By Rachel Stewart
“There’s rosemary, that’s for remembrance. Pray you, love, remember. And there is pansies, that’s for thoughts.” – Ophelia, “Hamlet,” Act 4, Scene 5
“You deserve my best.” – Missy, “The Doctor Falls”
She is torn. She is twisted. She is tragic. She is Missy.
Since her introduction in series 8 of “Doctor Who,” it’s been easy to dismiss Missy as pure evil, a hilarious foil for both the Twelfth Doctor and his companions as well as the fanboys who can’t stand the idea of time lords being in charge of selecting their own gender. (Shout out to Neil Gaiman for introducing the concept in “The Doctor’s Wife” many moons ago.)
But something changed in series 10. The Doctor saved Missy from sure death, but more importantly – he tried to save her from herself. Toward the end of the series, the Doctor tells Bill that Missy – or the Master as he was known in those days – was his man crush, his ultimate companion, the person he saw the most of himself in. The Doctor held this belief even though they ended walking different moral paths. Both were highly intelligent but longed for more than Gallifrey could give them. Both ran away from home in times of peace and war. And while there have been glimmers of both standing together – the Master standing up to Rassilon at “The End of Time” sticking out as a major aha moment – it’s never been for long. The Master would rather, as Missy so elegantly related, burn a planet just to watch the smoke unfurl.
Missy’s journey in series 10 is one for the ages, and in some ways mirrors the stages of grief – denial, anger, sadness, and acceptance. At first, she dismisses the fact that she could be good – or enjoy it. She tries to bully and agitate the Doctor, Nardole, and Bill. She begs for a piano and the Doctor acquiesces. But as the months go on, Missy’s solitary confinement gets to her – she gets inside her head and begins to see herself and what her lives have been – and it’s painful. She begins to doubt her purpose, she cries for people who she would have never as much as blinked at. And thus, the Doctor decides to take Missy on an adventure to see if she can finally be trusted.
And then the Master shows up. While her former self is relishing getting under the Doctor’s skin, Missy is conflicted. Throughout “World Enough and Time” and “The Doctor Falls” she darts back and forth from the Doctor’s side to her own evil side, but there is something lurking in her heart – she is torn between helping herself or her oldest friend. She leaves both the Doctor and the viewers guessing until that fateful encounter in the forest. As the Master plans to run off to fix his broken TARDIS, Missy requests one last hug. As they embrace, she stares off into space, remembering everyone she’s been up to this point. It’s more than physical touch – Missy is honoring who she’s been and is literally killing off the evil in herself so she can stand next to the Doctor, with no more doubts or double crosses. She stabs the Master in the back and then attempts to send him on his way, knowing he’ll regenerate into her, and that the cycle of evil will eventually tick slightly towards kindness. She turns around, telling him that it’s time to stand with the Doctor – and then he shoots her in the back. The Master tells her that their perfect ending was to do the other in. Missy laughs at the ridiculousness of it all, at once relishing the evil she had missed and mourning the fact that she’ll not return to the Doctor – and he’ll always be filled with that nagging doubt of whether he can trust her or not. She falls back, like an Ophelia of the leaves, her blue eyes turning glassy as she breathes her last. She passed the test – she chose to be good “without hope, without witness, without reward.” She was fell where she stood – and yet the Doctor will never know.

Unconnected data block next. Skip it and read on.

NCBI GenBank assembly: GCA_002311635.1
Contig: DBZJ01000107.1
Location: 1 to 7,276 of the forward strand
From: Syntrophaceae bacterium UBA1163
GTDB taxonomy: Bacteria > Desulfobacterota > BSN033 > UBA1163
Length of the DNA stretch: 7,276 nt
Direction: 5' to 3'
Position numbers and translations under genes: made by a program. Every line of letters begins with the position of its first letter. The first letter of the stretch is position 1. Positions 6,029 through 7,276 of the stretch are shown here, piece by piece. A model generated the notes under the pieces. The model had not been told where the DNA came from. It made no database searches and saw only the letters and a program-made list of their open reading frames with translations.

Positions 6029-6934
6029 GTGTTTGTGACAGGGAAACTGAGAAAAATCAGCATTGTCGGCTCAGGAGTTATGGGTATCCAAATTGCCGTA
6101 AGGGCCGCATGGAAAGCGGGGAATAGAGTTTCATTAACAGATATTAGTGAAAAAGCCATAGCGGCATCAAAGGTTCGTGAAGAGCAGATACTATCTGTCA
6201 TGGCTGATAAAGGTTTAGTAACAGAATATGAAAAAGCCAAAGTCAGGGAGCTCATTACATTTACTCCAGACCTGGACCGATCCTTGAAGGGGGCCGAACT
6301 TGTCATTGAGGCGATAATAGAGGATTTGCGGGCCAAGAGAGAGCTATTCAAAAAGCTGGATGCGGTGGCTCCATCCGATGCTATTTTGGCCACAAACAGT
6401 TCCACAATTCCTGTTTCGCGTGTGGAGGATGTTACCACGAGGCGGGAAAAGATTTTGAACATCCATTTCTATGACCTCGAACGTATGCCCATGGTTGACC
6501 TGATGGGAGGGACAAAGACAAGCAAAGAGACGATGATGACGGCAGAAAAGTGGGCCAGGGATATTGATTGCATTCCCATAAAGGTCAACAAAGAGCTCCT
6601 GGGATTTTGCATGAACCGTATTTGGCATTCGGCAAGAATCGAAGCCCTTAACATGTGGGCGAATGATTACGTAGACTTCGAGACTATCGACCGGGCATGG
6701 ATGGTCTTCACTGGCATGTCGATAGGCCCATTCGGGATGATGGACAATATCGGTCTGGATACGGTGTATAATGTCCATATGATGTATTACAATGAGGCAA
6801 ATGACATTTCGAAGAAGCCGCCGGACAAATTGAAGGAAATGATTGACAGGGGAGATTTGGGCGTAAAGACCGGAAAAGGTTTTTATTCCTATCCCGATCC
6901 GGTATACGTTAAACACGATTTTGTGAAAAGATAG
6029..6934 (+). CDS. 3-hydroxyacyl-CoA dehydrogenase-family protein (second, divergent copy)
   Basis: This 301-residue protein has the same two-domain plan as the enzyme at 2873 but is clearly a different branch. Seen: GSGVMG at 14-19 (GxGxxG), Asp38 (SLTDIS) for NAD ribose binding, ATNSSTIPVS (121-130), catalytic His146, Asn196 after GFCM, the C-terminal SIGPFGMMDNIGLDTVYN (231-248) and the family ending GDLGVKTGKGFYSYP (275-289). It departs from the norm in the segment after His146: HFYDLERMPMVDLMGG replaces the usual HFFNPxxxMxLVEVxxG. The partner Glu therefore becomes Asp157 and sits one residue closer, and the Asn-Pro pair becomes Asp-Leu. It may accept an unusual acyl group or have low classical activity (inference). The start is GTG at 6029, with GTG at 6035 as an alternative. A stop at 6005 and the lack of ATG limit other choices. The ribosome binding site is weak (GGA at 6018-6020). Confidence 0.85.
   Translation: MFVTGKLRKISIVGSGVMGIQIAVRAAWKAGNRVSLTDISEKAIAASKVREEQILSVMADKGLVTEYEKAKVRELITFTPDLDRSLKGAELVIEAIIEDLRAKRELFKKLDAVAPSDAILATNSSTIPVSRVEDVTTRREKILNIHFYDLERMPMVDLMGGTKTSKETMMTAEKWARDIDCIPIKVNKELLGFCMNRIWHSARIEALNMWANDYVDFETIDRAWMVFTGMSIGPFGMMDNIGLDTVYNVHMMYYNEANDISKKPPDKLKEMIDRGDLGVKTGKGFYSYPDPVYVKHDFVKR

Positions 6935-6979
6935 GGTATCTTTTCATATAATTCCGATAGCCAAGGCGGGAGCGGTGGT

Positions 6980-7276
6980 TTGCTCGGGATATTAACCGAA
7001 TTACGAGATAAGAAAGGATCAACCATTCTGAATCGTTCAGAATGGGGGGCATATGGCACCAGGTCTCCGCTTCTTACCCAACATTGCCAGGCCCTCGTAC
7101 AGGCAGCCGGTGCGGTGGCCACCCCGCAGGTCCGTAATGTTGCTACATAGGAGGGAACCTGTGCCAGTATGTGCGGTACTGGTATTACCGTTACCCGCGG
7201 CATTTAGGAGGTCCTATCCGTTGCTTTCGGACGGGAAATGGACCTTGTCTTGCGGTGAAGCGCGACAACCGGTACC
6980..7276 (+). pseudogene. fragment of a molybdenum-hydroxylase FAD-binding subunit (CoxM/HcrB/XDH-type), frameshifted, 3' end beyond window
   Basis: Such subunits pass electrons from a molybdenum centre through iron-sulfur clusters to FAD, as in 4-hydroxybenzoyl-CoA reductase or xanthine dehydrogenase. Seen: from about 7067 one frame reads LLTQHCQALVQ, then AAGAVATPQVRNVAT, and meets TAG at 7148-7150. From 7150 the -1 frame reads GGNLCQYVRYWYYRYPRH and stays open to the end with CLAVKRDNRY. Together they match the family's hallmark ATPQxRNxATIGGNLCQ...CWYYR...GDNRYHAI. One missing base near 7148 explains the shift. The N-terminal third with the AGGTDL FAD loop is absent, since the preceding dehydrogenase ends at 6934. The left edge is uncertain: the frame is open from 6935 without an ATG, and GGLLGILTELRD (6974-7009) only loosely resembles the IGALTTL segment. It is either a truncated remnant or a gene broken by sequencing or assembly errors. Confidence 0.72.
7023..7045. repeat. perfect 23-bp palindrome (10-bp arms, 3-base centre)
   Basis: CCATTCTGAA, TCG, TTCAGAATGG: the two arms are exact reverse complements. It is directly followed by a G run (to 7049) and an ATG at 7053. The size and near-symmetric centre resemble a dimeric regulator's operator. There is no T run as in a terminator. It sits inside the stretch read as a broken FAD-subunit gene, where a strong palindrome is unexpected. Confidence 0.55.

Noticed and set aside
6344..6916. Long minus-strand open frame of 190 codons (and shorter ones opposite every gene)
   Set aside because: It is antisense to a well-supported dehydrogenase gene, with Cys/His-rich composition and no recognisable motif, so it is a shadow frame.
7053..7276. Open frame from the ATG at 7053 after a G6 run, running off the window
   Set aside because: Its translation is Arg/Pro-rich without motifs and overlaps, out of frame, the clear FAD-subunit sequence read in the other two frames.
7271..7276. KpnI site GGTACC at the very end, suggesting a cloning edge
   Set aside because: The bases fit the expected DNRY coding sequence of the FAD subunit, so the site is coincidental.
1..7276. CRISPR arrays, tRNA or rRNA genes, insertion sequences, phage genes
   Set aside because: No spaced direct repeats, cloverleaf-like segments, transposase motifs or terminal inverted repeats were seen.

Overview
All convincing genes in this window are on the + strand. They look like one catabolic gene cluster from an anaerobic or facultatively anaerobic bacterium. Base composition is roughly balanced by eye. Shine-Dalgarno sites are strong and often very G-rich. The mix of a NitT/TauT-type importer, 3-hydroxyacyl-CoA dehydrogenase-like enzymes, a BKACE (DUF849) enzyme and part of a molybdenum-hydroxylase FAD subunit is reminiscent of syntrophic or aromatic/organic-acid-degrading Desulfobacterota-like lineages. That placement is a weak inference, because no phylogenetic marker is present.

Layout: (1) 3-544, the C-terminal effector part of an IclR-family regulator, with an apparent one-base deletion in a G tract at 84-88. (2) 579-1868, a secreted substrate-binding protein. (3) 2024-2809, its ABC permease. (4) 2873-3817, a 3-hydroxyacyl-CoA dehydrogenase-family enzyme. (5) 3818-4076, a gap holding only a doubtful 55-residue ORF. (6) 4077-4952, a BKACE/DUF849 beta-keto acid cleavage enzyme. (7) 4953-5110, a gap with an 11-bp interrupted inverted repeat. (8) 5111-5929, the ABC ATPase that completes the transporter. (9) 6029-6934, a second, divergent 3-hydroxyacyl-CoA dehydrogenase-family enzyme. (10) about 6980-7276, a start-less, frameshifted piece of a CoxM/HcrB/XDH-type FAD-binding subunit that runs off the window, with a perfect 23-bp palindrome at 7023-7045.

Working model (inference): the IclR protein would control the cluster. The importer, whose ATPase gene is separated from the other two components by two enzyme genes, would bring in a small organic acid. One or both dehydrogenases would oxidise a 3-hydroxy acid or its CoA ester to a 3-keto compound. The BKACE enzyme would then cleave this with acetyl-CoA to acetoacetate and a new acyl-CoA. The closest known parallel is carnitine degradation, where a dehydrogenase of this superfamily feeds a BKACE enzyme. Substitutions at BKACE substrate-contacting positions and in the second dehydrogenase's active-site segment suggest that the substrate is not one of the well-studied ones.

Time lords interacting with themselves is a tricky business – and memories fade or are blocked, but on some level, I think the Master – and newly regenerated Missy – remember their struggle to leave evil behind. Why else would Missy build a Cyberman army out of people who didn’t survive traveling with the Doctor in series 8? Why else would she plead “I need my friend back” so achingly and on her knees? Because on a subconscious level, she remembers what the Doctor himself pleaded for – for them to be on the same side. But in the regeneration, she got it twisted and instead tried to bring him over to her side. The Moffat-penned series 10 finale now lends all sorts of emotional layers and depth to Missy and Twelve’s initial encounter in series 8.
After stabbing herself in the back, Missy nobly quips “You deserve my best.” Missy – and Michelle Gomez – certainly gave the viewers that and it will be a long time before I forget her struggle and tragic triumph against herself. Out of all the people and creatures the Doctor has saved across the universe, the most important was his best friend. In that last flicker of Missy’s blue eyes, the Doctor was no longer alone.